From northern and central Australia there is demonstrated evidence of the effectiveness of traditional fire management practices in reducing the impact of the recent fires. And, from substantial experience in forested areas of southern Australia, we know hazard reduction activities can work when climatic conditions are favourable, which is why we do them.
But these activities are not without risk. Cool burns can get out of control and the smoke the generate can also cause issues. This presents a communications, and perhaps political, challenge. However, given what we’re seeing right now, the cost-benefit argument will certainly be easier to make.
The challenges of replicating the impressive efforts our First Nations peoples are obvious. First, there is the resource requirement, both human and financial. Second, the hotter and dryer climate means the window of time for safe burning is narrowing.
Climate change also means that even these efforts will, at times, be insufficient. Cool burns clear out undergrowth and don’t touch the crowns of trees. So, if peak summer fire gets up into the canopy and is fuelled by record-breaking drought, temperatures and high winds, it will burn, whether managed previously or not. We’ve seen examples of this occurring over extensive areas in past, but especially with the recent fires.
Therefore, a key part of the answer is also to stop, and ultimately reverse, global warming. We have already seen global average temperatures increase by 1.1 degrees since the start of the industrial revolution, and we are on track for 3 degrees of warming by the year 2100. Holding warming to 1.5 degrees will require reducing emissions by 7.5 per cent per year every year from 2020-2030.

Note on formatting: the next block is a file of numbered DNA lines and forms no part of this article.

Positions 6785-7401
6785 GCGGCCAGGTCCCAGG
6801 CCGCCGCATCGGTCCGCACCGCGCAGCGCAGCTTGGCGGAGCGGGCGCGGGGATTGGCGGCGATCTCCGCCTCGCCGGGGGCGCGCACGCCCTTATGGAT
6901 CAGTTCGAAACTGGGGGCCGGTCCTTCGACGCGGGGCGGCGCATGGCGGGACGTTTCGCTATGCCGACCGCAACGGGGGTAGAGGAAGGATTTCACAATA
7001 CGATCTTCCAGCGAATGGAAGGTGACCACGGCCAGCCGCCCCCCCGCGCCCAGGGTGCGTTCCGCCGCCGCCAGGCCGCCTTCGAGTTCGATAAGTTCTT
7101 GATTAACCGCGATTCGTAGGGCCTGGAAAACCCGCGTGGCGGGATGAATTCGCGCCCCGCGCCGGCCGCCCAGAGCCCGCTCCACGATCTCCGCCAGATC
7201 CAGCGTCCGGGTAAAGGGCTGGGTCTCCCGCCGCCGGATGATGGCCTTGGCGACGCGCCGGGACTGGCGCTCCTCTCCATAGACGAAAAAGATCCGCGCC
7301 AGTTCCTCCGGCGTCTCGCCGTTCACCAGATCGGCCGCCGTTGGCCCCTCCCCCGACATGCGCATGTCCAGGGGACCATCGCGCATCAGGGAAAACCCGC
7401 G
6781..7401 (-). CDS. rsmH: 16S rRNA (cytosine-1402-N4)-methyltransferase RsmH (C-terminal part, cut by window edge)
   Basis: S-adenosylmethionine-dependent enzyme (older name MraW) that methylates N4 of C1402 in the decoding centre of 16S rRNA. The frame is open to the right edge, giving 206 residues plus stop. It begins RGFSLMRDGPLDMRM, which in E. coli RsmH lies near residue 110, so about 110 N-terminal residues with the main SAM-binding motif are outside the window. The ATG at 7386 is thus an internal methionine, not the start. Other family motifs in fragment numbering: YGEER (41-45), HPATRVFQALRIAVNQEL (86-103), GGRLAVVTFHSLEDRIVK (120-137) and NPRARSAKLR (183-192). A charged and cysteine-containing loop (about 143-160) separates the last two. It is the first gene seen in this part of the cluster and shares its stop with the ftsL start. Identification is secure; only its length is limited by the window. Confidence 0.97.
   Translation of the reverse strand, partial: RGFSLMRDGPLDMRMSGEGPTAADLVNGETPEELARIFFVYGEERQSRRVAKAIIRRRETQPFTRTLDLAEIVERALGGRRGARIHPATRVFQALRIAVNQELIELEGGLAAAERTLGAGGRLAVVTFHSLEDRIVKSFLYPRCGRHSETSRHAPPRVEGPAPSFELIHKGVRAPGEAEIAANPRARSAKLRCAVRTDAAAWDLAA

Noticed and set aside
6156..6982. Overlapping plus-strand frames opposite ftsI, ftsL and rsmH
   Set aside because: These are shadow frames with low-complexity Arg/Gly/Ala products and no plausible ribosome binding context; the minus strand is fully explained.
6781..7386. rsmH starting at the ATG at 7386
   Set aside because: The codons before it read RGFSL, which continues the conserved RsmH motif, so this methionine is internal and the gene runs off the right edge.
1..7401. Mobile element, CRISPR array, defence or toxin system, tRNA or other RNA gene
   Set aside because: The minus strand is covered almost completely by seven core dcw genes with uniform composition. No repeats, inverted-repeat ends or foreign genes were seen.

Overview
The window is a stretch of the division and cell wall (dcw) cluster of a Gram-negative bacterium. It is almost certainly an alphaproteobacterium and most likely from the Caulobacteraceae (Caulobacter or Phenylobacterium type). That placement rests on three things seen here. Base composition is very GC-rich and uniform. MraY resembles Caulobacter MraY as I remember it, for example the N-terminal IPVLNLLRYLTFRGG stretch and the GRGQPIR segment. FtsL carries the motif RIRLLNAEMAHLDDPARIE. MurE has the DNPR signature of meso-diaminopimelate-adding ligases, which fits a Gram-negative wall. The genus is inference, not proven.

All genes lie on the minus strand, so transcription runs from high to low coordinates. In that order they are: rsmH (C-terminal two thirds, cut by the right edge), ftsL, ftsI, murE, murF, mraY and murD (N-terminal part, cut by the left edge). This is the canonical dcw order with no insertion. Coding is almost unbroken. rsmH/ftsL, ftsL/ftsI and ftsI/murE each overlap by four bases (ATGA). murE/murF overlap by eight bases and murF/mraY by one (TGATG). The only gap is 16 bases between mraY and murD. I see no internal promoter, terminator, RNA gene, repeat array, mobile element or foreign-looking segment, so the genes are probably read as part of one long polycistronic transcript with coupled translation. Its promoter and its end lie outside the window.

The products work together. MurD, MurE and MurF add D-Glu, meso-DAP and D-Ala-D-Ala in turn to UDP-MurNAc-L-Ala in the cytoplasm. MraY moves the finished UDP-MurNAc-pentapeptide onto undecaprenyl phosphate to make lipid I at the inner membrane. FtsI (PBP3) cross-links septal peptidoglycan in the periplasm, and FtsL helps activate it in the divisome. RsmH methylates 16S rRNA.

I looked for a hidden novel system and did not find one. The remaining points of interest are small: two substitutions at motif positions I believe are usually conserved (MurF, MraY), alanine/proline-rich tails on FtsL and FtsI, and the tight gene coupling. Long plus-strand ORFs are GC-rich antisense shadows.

Yet, in 2019 our emissions globally rose by 0.6 per cent, and here in Australia, our coal and gas exports reached an all-time high in 2019, and emissions have risen every year since the Abbott government repealed the carbon price in 2013. There is a mammoth task ahead, to say the least.
The emissions reduction potential of traditional fire management is another complex part of the story. In the tropical north of the continent, we are sure that reintroducing annual traditional cool burning practices reduces emissions and helps maintain carbon stocks. Early dry season savanna burning is a registered offset methodology under the federal government’s Emissions Reduction Fund, and Indigenous fire management projects are now registered over 300,000 km2 of northern Australia. By comparison, the whole of Tasmania covers 60,000 km2.
They have been an incredible success, reducing emissions by up to 50 per cent, protecting and revitalising biodiversity, and providing valuable seasonal employment opportunities for remote Indigenous communities. Win, win, win.